Three years after its coup, the Myanmar junta is stepping up its ruthless crackdown on journalists. The army has summarily killed four journalists, and more than 150 media professionals have been locked up. Reporters are facing increasingly harsh prison sentences. Reporters Without Borders (RSF) calls on the international community to step up the pressure on the military regime to secure their release.
1 February 2024 marks exactly three years since the military junta seized power in Myanmar in a ferocious military coup. Journalists and press freedom defenders were among the first targets of the regime's unprecedented crackdown, with four executed in cold blood and at least 150 arrested and imprisoned. To date, 61 journalists are still being held.
"For the past three years, the Myanmar generals have been crushing the people under their boots and attacking witnesses to their crimes, particularly the journalists, who make it possible for the rest of the world to be aware of them. We call on the international community to step up its pressure on the junta to release all detained journalists and put an end to its policy of information blackout," said Cédric Alviani, RSF Asia-Pacific Bureau Director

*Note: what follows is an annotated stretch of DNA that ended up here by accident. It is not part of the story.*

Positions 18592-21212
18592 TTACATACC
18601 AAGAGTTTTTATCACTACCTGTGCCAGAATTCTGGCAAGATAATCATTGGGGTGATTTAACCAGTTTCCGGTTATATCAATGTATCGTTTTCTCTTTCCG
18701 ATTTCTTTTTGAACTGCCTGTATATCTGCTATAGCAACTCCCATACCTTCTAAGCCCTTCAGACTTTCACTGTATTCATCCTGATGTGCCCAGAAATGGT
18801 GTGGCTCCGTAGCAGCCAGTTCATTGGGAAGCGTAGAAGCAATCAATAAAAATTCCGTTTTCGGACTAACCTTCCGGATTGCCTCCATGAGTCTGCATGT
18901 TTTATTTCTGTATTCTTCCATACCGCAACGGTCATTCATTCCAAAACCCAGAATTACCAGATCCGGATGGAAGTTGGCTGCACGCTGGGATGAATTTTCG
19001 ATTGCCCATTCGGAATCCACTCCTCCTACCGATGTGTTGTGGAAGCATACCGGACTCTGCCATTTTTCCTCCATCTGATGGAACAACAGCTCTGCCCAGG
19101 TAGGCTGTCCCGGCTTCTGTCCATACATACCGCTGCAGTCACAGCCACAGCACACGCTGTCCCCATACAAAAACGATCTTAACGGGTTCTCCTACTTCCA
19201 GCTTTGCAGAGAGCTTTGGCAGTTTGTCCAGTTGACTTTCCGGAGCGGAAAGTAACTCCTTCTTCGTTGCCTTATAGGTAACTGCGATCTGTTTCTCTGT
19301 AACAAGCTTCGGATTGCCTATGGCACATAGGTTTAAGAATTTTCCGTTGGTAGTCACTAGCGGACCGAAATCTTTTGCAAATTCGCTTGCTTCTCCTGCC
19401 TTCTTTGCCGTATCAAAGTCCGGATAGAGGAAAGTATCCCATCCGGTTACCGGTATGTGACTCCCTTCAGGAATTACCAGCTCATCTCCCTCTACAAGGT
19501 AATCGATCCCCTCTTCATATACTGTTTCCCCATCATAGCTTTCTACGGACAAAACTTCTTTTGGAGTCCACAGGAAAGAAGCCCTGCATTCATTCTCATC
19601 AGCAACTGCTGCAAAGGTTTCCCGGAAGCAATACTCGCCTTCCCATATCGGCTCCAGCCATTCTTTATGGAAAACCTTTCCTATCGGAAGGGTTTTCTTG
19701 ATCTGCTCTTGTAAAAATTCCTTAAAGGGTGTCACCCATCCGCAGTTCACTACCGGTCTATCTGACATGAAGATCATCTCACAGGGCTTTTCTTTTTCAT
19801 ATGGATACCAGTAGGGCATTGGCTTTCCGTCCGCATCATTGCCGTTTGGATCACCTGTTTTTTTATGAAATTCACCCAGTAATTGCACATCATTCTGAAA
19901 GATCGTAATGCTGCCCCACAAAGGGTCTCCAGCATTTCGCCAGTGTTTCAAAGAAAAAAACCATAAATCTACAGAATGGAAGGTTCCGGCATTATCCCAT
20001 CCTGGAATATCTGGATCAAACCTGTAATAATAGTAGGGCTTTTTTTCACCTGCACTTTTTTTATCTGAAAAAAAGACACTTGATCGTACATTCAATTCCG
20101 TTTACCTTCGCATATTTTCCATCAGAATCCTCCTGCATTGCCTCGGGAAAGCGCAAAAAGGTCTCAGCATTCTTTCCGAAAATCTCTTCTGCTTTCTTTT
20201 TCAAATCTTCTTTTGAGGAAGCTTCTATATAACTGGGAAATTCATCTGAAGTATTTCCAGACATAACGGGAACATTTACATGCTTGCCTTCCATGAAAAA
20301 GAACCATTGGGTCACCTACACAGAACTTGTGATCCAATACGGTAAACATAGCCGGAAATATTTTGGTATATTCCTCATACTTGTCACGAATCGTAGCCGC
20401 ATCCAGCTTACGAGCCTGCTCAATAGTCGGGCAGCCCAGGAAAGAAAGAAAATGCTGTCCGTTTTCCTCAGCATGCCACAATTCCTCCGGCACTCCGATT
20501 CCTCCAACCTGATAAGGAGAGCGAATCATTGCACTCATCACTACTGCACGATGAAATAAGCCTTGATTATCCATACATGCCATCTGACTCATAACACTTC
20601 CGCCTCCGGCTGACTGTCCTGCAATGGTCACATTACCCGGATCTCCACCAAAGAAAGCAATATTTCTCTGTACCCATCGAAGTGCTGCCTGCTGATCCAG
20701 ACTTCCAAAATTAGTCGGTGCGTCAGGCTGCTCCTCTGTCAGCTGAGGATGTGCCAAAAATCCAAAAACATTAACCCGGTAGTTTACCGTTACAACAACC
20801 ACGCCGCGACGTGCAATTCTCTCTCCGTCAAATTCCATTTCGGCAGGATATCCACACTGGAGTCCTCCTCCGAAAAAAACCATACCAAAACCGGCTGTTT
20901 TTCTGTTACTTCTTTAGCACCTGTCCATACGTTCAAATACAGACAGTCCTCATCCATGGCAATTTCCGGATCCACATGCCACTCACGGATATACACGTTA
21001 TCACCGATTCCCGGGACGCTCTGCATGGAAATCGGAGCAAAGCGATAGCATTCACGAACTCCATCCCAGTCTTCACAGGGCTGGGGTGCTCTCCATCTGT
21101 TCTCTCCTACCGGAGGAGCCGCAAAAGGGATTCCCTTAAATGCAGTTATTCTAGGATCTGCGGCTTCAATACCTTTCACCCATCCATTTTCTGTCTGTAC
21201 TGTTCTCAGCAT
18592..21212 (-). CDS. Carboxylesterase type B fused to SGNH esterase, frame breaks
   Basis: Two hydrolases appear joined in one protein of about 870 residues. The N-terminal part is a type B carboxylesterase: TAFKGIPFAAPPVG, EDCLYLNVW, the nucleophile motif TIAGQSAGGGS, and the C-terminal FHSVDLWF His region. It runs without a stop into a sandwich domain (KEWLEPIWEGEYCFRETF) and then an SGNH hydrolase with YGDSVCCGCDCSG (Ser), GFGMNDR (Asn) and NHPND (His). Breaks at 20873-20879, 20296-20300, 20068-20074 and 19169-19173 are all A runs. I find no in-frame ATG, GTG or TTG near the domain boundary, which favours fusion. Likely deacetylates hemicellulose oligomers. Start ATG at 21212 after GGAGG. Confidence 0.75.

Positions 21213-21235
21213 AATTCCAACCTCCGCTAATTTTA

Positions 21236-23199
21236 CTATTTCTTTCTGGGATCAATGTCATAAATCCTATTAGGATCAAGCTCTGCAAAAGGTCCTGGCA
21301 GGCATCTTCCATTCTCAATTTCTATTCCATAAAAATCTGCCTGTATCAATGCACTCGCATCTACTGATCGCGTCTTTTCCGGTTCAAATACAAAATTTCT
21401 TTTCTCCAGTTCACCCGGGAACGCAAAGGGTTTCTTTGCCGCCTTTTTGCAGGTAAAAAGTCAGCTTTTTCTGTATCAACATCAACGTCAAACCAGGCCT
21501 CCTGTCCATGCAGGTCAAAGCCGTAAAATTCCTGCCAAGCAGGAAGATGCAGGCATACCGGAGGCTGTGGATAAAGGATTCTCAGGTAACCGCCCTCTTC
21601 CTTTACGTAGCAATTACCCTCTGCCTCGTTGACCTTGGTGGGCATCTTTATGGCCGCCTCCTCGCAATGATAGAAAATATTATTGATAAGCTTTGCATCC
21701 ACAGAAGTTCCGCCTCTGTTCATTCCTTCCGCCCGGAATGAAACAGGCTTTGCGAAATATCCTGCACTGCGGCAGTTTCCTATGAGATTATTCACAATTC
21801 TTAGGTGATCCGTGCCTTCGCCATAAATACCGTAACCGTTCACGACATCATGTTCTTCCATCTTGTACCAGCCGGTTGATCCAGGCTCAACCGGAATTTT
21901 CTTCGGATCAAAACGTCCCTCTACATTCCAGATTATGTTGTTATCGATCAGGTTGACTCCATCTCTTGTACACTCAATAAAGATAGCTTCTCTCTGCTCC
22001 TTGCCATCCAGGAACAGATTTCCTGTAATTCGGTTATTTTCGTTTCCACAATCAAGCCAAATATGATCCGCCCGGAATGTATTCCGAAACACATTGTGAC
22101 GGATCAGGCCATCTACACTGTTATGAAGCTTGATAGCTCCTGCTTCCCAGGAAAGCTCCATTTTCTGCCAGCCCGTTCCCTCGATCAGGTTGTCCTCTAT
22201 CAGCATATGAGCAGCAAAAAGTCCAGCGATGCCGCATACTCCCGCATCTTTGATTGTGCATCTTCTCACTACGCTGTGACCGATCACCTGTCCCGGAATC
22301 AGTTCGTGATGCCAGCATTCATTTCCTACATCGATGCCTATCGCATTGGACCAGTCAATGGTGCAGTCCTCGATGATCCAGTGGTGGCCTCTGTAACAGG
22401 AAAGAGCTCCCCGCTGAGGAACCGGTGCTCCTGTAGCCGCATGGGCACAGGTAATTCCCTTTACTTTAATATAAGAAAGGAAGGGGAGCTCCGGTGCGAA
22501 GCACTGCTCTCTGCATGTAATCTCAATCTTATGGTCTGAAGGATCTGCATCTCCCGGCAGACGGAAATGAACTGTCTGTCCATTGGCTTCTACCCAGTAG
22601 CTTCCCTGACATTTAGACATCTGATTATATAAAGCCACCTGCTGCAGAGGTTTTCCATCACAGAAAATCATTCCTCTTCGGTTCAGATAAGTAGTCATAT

Since the putsch, four journalists have been killed by the junta: the founder of the Khonumthung news agency Pu Tuidim; the editor of the Federal News Journal Sai Win Aung; and the two freelance photojournalists Soe Naing and Aye Kaw.
Under its policy of terror, the junta has also set up courts within the prisons, which sentence journalists to heavy penalties on the mere suspicion of "terrorism", "espionage", or even simply "acts prejudicial to state security".
As a result, the sentences handed down by the military courts have continued to lengthen, culminating in the grotesque life sentence imposed in January 2024 on documentary filmmaker Shin Daewe, on charges of “abetting” terrorism. A few months earlier, in September 2023, photojournalist Sai Zaw Thaike had already been sentenced to 20 years imprisonment with hard labour for alleged charges of "disinformation" and "sedition", which are regularly used to persecute journalists in Myanmar.
Myanmar, ranked 173th out of 180 countries in RSF's 2023 World Press Freedom Index, is one of the world’s biggest jailers of journalists with 61 detained, second only to China.